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November 03, 1989 - Image 15

Resource type:
Text
Publication:
The Detroit Jewish News, 1989-11-03

Disclaimer: Computer generated plain text may have errors. Read more about this.

which would boost sales
taxes to 6 percent and lower
property taxes, also would
lower the district's revenue.
The two statewide pro-
posals on the general elec-
tion ballot would have
different effects on various
school districts in Oakland
County.
Oakland Intermediate
Schools assistant
superintendent Rick Simon-
son says Bloomfield Hills
and Birmingham schools
also support Proposal A and
West Bloomfield and Farm-
ington school districts have
not taken a position.
But other area school
districts like Oak Park,
Berkley, Royal Oak support
both proposals, he said. In
fact, they prefer Proposal B
which cuts the high property
taxes their residents pay.
Raising sales taxes to 6
percent in Proposal B will
generate $1.6 billion,

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Simonson said. Of that $400
million will be earmarked
for schools. The remaining
1.2 billion will go to property
tax relief.
Every school district will
receive between $250 and
$350 per pupil of state aid,
he said. The money will
make up for the loss of
revenue when property
taxes are rolled back.
Although each school
district in Oakland County
will see some millage level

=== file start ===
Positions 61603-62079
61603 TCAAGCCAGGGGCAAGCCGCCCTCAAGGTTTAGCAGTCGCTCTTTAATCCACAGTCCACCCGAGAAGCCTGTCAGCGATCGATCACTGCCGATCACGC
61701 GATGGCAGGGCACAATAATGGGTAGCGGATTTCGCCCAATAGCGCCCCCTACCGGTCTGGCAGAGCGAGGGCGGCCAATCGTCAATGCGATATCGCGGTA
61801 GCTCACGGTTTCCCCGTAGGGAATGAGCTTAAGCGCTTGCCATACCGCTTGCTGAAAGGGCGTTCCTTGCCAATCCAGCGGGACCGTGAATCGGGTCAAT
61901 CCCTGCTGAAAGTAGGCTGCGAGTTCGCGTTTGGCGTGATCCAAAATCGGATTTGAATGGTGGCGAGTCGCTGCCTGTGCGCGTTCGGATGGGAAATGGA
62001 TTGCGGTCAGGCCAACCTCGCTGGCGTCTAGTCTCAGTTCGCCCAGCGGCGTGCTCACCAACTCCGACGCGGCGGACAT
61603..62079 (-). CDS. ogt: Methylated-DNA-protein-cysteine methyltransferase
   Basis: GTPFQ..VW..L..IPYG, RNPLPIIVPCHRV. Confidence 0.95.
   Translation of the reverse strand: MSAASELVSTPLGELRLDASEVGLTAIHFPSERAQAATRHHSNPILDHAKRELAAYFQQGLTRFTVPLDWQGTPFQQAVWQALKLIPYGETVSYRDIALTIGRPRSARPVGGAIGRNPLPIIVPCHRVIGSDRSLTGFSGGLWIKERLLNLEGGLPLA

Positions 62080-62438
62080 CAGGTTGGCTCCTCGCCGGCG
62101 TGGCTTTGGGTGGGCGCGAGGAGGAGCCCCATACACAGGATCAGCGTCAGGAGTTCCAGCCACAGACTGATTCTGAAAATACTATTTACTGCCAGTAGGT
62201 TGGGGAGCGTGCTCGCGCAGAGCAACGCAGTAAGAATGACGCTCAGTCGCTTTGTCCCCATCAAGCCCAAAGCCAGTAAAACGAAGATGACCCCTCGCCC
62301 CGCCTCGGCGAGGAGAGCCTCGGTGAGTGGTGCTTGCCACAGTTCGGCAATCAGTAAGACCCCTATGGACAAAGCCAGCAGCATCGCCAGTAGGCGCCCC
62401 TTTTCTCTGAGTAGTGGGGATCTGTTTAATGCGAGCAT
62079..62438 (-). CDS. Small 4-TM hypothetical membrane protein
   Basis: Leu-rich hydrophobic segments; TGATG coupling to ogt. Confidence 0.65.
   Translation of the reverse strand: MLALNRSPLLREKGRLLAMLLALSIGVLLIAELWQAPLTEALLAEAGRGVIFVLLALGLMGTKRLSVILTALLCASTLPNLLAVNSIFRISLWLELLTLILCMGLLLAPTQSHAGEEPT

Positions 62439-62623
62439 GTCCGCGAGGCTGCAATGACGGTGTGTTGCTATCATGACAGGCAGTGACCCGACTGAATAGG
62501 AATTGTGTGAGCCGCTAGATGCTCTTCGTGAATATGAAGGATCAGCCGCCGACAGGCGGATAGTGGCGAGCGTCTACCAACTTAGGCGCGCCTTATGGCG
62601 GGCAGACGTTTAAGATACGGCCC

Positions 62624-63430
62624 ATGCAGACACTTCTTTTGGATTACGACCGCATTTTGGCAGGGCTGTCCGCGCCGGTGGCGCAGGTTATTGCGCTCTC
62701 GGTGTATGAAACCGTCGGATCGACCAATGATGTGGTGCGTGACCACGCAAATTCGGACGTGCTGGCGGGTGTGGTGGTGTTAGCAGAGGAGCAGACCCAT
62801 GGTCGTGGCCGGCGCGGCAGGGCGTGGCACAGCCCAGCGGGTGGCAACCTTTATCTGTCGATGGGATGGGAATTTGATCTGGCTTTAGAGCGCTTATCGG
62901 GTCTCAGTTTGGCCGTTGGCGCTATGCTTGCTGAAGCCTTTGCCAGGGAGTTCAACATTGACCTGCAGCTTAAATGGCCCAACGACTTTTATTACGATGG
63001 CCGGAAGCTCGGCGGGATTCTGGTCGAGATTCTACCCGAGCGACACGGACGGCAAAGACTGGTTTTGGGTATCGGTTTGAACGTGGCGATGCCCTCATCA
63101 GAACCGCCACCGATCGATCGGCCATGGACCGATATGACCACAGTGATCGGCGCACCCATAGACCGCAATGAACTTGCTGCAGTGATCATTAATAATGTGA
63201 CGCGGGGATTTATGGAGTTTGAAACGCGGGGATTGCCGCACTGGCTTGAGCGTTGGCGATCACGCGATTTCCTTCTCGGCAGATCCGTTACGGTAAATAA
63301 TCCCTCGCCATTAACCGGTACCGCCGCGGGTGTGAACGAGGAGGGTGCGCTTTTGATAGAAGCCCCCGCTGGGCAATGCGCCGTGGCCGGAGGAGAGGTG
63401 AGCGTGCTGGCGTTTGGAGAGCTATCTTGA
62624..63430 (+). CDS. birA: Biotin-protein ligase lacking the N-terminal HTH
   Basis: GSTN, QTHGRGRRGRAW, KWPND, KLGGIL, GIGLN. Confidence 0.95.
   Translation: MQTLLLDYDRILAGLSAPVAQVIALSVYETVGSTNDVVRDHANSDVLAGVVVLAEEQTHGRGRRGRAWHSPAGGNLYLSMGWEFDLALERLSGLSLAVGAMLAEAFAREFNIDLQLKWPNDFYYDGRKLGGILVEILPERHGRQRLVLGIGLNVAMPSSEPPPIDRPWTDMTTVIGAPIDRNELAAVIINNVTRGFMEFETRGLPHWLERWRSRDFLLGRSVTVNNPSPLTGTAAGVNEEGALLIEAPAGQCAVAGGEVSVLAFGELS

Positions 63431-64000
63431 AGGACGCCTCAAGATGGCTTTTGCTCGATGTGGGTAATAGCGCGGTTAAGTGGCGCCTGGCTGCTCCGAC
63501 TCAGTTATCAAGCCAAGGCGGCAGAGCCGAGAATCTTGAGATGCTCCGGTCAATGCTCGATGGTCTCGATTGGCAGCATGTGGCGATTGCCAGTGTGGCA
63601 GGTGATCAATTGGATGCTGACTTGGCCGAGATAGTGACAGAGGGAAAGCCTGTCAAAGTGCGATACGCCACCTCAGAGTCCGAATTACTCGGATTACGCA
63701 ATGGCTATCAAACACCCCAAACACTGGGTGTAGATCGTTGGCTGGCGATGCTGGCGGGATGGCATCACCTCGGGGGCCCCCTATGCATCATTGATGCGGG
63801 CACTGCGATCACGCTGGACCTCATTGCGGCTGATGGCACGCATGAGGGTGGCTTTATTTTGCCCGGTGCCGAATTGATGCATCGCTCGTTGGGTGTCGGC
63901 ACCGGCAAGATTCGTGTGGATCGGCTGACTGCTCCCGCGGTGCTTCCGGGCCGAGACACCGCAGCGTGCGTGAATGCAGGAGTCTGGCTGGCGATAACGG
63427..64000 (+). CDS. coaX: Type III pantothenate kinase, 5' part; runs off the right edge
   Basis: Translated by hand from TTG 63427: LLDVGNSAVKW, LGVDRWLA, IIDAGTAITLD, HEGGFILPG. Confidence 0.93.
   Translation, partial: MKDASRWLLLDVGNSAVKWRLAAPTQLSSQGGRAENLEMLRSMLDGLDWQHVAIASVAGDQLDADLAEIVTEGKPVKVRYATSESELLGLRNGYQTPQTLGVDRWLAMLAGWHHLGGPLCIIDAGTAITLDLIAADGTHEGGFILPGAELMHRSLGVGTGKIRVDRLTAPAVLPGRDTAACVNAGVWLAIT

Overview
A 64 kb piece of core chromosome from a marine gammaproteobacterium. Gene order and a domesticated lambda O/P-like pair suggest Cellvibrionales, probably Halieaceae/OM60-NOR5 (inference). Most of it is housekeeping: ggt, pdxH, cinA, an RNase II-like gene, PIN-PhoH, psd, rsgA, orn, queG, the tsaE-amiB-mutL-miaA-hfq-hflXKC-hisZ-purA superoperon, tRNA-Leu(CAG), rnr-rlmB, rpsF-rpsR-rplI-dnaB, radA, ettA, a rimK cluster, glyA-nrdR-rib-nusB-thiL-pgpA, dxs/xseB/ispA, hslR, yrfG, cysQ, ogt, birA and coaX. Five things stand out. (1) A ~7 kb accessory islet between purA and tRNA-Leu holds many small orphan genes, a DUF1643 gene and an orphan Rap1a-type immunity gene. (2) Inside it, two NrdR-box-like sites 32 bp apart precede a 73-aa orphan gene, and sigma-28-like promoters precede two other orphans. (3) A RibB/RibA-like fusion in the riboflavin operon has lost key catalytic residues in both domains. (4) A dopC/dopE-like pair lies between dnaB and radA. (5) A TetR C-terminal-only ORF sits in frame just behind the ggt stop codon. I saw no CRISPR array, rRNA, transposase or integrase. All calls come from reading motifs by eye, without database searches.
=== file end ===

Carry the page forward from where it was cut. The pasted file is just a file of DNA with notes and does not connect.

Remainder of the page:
reduction, it will vary wide-
ly, Simonson said.
In Bloomfield Hills or
Birmingham, residents get a
drop of up to three mills, he
said. But in poorer districts
like Hazel Park, where the
average millage rate is
higher because property
values are lower, the millage
rate is expected to drop by as
much as 19 mills.
On a statewide level prop-
erty owners can expect to see
the school millage rate drop
an average of 33 percent if
Proposal B is passed, Simon-
son said.
Dropping the millage rate
is an attempt to equal things
out, he said. In the end, each
district will have between 17
and 25 mills going toward
schools.
These new millage levels
will be permanently fixed.
But individual school
districts may ask voters to
approve up to four additional
mills for education, Simon-
son said. Those new taxes
would be subject to
renewal. ❑

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THE DETROIT JEWISH NEWS

15

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